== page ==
Whitey Bulger's Girlfriend to Plead Guilty

Whitey Bulger’s longtime girlfriend, Catherine Greig, is set to enter a guilty plea today in federal court in Boston to multiple counts relating to her 16 years on the run with the notorious Boston gangster. The Bulger case has fascinated us for almost 2 decades after his flight to avoid prosecution just before his indictment in January 1995. Strangely, the Superseding Indictment to which Greig is pleading guilty does not mention that Bulger’s former FBI handler, John Connolly, was the one who tipped Bulger to his imminent arrest. Connolly was ultimately tried and convicted of that offense in 2002 and sentenced to serve 10 years in federal prison. Before he was released from federal custody, Connolly was convicted in the State of Florida of second degree murder and sentenced to 40 years in prison.  

For decades, Bulger was suspected of leading the South Boston Winter Hill gang. The FBI ultimately conceded in federal court that at the same time that Bulger was under investigation, he was one of the Boston FBI's most productive confidential informants, delivering evidence to lock up top members of the Italian mafia.


Greig, who fled Boston with Bulger in 1995, will plead guilty to conspiracy to harbor a fugitive, conspiracy to commit identity theft, and identity fraud. She also agrees as part of her plea to forfeit any profits she receives from the story of her life with Whitey. The facts outlining Greig’s life on the run with Bulger are outlined in court documents. According to the New York Times family members of victims of Bulger’s crimes met with the U.S. Attorney’s Office in Boston on Monday and were told that Greig could receive a sentence of as few as 2-3 years in prison.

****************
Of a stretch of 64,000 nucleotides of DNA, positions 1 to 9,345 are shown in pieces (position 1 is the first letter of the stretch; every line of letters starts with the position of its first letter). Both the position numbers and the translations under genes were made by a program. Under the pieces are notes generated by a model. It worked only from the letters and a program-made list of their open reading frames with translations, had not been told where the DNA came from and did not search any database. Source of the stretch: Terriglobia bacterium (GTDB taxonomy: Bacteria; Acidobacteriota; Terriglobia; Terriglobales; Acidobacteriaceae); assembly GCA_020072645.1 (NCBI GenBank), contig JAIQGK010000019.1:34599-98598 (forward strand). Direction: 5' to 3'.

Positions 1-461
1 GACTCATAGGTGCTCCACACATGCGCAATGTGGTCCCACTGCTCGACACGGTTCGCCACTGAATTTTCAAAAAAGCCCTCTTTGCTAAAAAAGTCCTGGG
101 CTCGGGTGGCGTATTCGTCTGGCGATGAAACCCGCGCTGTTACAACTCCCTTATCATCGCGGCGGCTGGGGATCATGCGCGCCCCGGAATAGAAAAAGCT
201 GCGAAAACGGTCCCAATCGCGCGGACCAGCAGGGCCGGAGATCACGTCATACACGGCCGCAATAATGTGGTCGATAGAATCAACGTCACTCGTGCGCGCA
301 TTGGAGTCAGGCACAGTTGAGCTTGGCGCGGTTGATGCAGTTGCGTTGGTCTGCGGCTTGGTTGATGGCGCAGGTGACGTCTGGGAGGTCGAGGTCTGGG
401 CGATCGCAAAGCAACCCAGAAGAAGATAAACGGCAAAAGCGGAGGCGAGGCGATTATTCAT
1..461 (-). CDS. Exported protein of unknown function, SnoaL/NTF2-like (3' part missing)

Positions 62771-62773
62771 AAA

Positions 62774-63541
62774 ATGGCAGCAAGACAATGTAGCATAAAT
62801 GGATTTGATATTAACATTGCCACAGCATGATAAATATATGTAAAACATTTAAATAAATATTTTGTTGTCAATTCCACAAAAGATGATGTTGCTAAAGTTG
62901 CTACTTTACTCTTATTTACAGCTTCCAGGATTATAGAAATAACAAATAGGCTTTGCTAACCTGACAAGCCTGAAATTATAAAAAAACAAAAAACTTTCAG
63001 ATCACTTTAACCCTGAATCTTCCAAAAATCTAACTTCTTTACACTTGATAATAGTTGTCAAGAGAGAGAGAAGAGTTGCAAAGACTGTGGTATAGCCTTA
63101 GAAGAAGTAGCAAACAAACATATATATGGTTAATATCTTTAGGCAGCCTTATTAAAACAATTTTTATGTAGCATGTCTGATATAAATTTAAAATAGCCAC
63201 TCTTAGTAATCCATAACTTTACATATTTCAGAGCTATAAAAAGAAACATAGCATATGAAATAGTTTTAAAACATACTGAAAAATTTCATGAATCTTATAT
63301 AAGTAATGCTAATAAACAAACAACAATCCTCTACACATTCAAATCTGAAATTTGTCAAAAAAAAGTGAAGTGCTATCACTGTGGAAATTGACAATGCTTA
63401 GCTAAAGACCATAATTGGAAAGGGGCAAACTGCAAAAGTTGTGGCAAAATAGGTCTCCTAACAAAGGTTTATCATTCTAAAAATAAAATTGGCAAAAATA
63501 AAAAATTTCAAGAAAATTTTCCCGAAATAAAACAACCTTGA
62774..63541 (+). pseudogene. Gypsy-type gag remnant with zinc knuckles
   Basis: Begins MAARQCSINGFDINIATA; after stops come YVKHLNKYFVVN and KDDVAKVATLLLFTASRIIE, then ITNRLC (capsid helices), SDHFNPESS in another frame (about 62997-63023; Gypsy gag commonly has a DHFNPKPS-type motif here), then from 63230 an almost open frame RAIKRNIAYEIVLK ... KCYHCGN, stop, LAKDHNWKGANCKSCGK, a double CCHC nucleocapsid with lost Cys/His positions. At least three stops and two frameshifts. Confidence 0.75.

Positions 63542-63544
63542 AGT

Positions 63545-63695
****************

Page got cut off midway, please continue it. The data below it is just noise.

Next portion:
Greig and Bulger were arrested last June in Santa Monica where they were living under assumed names. More than $800,000 in cash and a stash of weapons were recovered from their apartment. Bulger is expected to go on trial in November for having committed more than a dozen murders. Greig is not cooperating with the government in that prosecution.

Northwest Georgia Banks and Credit Unions Hit By Debit Card Fraud

Federal investigators are investigating an outbreak of debit card fraud in Northwest Georgia, according to a story by WCRtv in Chattanooga. Customers of the Bank of LaFayette, Cohutta Banking Company, and Tennessee Valley Federal Credit Union in Chickamauga, LaFayette, Rossville and Trion in Northwest Georgia have reported having their accounts drained.

Authorities believe that the thefts may be connected and may be the result of the theft of information from the company which handles the debit card transactions. The affected banks and credit unions have issued statements regarding the thefts.


Georgia Resident Rogelio Hackett Pleads to Federal Hacking Charges

According to PCMag.com, Rogelio Hackett, Jr., a Georgia resident, has entered guilty pleas in Federal court in Virginia to a nine-year scheme involving more than 675,000 stolen credit card numbers and more than $36 million in fraudulent charges. The 26 year-old Hackett also allegedly sold the credit card information to others. He will be sentenced in July and faces a maximum of 12 years imprisonment.


Georgia, Atlanta, Identity Theft Hot Spots

The Federal Trade Commission has ranked Georgia 4th among the States and Atlanta 19th among cities for identity theft crimes, as reported in the Atlanta Business Chronicle. The rankings are based on complaints received by the FTC in 2010.

Significant among Georgia's numbers are 2,882 complaints of government benefits or documents fraud; 911 complaints of bank fraud and 328 complaints of loan fraud.

Atlanta moved up substantially from its 2010 of 123 among major metro areas.